Mix Elements and Cast Spells in Magicka: Wizard Wars

The original Magicka was a cooperative action/RPG in which players stepped into the curly-toed shoes of wizards who could magically blend elemental powers. Humorously enough, said game about element-mixing wizards received an expansion-pack that was set during the Vietnam War. For some reason, though, the game never really caught my eye. After looking at screenshots back when it first released, I recall foolishly shrugging it off as just being a Diablo-like. After playing a hefty amount of Magicka: Wizard Wars, however, I’m sold on the franchise.

Unlike its predecessor, Wizard Wars is strictly an online player vs player game. Looking at screenshots, it wouldn’t be odd to deduce that it’s just another branded MOBA to throw onto the pile. But it really isn’t a MOBA at all — it’s a thing of its own. During a match, two teams of four wizards spawn on either side of the map, and are tasked with capturing bases (each of which act as a spawn-point).  In the only map that is currently available, the bases are plotted in a triangular fashion.  The wizards then fight over the bases in a Battlfield-like tug-of-war for land control. Also similar to Battlefield is the way each team starts with a certain number of tickets. Each ticket represents a “reinforcement” (life) that players spend each time they respawn. When one team holds more bases than their enemy, the enemy begins to lose a ticket or two every few seconds. The mode works better than I had ever thought it would within a DOTA-like environment. The setting, and mode successfully host lengthy, strategic, and intense skirmishes.

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The main hook of the game, though, is its unique take on spell-casting. Each player has a pool of eight different elements including Water, Fire, Life, Lightning, etc. Most all of these elements can be mixed into different and unique spells. For instance, mixing Frost and Water will allow you to shoot icicles at your target, whereas mixing Water and Fire will send a blast of steam their way. Spells used independently can also increase each other’s effectiveness; an example of that would be spraying water on an enemy and then using Frost to quickly freeze them. You can also cast any spell on yourself, so if you’re set on fire you can use a Water spell to quickly douse your flame. You can mix up to three elements at a time, but some aren’t compatible with each other. Luckily, adding the same element to a recipe twice will make it’s effect even more powerful. Each element is assigned to a keyboard hotkey, so spell-creating can easily be done on the fly. Once understood, the system proves to be thoroughly entertaining, as it provides an incredibly amount of combinations. To add to the chaos, friendly-fire is fully-enabled in every match.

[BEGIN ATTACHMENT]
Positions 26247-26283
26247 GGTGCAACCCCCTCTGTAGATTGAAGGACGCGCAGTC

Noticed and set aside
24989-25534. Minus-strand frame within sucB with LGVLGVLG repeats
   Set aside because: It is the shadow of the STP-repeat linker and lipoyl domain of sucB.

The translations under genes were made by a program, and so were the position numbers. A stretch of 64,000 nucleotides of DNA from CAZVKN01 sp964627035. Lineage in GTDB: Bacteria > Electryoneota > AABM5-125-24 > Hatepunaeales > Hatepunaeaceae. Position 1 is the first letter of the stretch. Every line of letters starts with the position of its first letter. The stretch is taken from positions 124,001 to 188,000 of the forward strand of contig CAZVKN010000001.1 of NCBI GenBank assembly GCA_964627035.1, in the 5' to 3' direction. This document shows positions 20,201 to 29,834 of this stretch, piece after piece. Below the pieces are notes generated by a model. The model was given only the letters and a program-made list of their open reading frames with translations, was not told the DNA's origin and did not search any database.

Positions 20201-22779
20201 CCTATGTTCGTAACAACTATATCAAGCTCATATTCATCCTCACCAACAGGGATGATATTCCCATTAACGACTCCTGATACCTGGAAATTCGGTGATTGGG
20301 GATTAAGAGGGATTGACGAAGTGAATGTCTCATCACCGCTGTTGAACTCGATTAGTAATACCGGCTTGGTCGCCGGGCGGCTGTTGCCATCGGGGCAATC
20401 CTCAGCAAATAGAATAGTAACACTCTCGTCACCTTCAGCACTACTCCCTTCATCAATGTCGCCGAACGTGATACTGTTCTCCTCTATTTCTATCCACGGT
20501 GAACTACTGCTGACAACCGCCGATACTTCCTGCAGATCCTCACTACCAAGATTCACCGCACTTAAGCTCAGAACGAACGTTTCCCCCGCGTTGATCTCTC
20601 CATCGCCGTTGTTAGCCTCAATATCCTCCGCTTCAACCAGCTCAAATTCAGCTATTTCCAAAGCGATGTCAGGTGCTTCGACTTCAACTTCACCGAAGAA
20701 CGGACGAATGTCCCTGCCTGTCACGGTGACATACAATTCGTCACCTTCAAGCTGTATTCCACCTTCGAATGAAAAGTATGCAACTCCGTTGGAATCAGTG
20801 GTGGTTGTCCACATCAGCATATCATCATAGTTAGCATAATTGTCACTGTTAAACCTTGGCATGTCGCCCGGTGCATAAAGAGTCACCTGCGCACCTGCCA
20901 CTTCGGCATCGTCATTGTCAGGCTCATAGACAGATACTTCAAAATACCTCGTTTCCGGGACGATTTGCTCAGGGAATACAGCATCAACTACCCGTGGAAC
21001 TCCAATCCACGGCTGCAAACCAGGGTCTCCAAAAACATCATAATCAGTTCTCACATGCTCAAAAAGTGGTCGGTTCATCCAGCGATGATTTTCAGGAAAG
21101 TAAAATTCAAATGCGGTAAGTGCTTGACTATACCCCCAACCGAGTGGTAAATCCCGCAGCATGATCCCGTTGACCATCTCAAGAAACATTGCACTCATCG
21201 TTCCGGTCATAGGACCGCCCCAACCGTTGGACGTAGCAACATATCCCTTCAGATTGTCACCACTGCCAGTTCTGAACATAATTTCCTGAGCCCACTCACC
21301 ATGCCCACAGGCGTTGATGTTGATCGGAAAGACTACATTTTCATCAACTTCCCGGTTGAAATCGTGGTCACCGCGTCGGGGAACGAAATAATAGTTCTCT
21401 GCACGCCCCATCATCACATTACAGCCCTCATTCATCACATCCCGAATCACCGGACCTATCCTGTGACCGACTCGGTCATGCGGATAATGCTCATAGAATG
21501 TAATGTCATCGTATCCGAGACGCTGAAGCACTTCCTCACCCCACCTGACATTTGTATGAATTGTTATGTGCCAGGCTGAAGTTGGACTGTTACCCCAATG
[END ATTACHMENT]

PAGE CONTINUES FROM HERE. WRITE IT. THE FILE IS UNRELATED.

Separate from the regular spells are Magicka abilities. These high-powered attacks/moves are powered by mana which you receive for dealing damage to enemies, and capturing control points. I assume these will be editable in the final version of the game, similar to Modern Warfare 2’s Killstreaks, but while in early-access, the Magicka abilities have been rotated with each Patch released. Some of them have been heavy damage-dealing abilities like “Tactical Dragon Strike”, while others allow you to zip around the map quickly, or revive fallen teammates.

The primary issue with the game in its current state, though, is that it really doesn’t provide any hand-holding for players who are new to the franchise’s combat system. As soon as you log in for the first time, you’re booted into a quick tutorial, and then the game automatically throws you into the fray of a genuine online match. This will no-doubt be discouraging for some, as playing horribly in a team-based game never feels good. It’s also unfortunate that the game currently provides no form of bot-matches for players who wish to hone their skills. And there’s also no way to re-enter the initial tutorial environment that momentarily allows for experimentation. Another oddity is that when playing online with friends, you have to re-invite everyone to your party once a match is finished. All that said, the game isn’t set to release any time soon, there’s more than enough time for the addition of these few helpful features.

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Magicka: Wizard Wars is looking fantastic. While it’s impossible to know how the game will be once all of its features are announced and enabled, quite frankly, I’m already hooked. You can buy-into the alpha right now through Steam Early-Access, but the game is set to be free-to-play upon full release. As many know, with in-game items that can be bought with real money,  the free-to-play space can be a messy one for competitive games. Luckily, succeeding in Wizard Wars seems heavily dependent on skill rather than gear superiority, so hopefully there’s not much to worry about.

The pre-alpha can be bought into now, but Magicka: Wizard Wars’ actual release-date has yet to be announced.